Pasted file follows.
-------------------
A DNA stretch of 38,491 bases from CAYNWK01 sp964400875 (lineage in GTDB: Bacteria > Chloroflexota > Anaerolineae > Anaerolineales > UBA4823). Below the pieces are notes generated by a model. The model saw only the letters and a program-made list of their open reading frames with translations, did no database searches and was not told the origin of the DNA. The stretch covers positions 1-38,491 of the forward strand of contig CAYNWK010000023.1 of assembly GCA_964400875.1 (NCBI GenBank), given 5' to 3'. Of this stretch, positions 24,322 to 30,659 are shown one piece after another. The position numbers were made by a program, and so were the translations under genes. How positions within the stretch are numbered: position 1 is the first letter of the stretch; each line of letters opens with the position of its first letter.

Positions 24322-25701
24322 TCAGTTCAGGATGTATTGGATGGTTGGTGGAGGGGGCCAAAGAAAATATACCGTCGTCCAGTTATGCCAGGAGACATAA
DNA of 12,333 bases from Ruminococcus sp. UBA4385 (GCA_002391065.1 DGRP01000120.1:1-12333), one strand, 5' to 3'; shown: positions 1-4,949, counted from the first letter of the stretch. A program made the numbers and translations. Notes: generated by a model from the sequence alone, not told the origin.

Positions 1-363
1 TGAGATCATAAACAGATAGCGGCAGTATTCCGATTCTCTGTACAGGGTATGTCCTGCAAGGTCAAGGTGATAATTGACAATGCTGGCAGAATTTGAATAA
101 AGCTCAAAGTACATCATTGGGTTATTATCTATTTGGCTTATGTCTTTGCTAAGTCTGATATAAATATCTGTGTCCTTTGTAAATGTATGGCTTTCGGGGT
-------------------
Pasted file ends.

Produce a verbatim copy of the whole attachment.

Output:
A DNA stretch of 38,491 bases from CAYNWK01 sp964400875 (lineage in GTDB: Bacteria > Chloroflexota > Anaerolineae > Anaerolineales > UBA4823). Below the pieces are notes generated by a model. The model saw only the letters and a program-made list of their open reading frames with translations, did no database searches and was not told the origin of the DNA. The stretch covers positions 1-38,491 of the forward strand of contig CAYNWK010000023.1 of assembly GCA_964400875.1 (NCBI GenBank), given 5' to 3'. Of this stretch, positions 24,322 to 30,659 are shown one piece after another. The position numbers were made by a program, and so were the translations under genes. How positions within the stretch are numbered: position 1 is the first letter of the stretch; each line of letters opens with the position of its first letter.

Positions 24322-25701
24322 TCAGTTCAGGATGTATTGGATGGTTGGTGGAGGGGGCCAAAGAAAATATACCGTCGTCCAGTTATGCCAGGAGACATAA
DNA of 12,333 bases from Ruminococcus sp. UBA4385 (GCA_002391065.1 DGRP01000120.1:1-12333), one strand, 5' to 3'; shown: positions 1-4,949, counted from the first letter of the stretch. A program made the numbers and translations. Notes: generated by a model from the sequence alone, not told the origin.

Positions 1-363
1 TGAGATCATAAACAGATAGCGGCAGTATTCCGATTCTCTGTACAGGGTATGTCCTGCAAGGTCAAGGTGATAATTGACAATGCTGGCAGAATTTGAATAA
101 AGCTCAAAGTACATCATTGGGTTATTATCTATTTGGCTTATGTCTTTGCTAAGTCTGATATAAATATCTGTGTCCTTTGTAAATGTATGGCTTTCGGGGT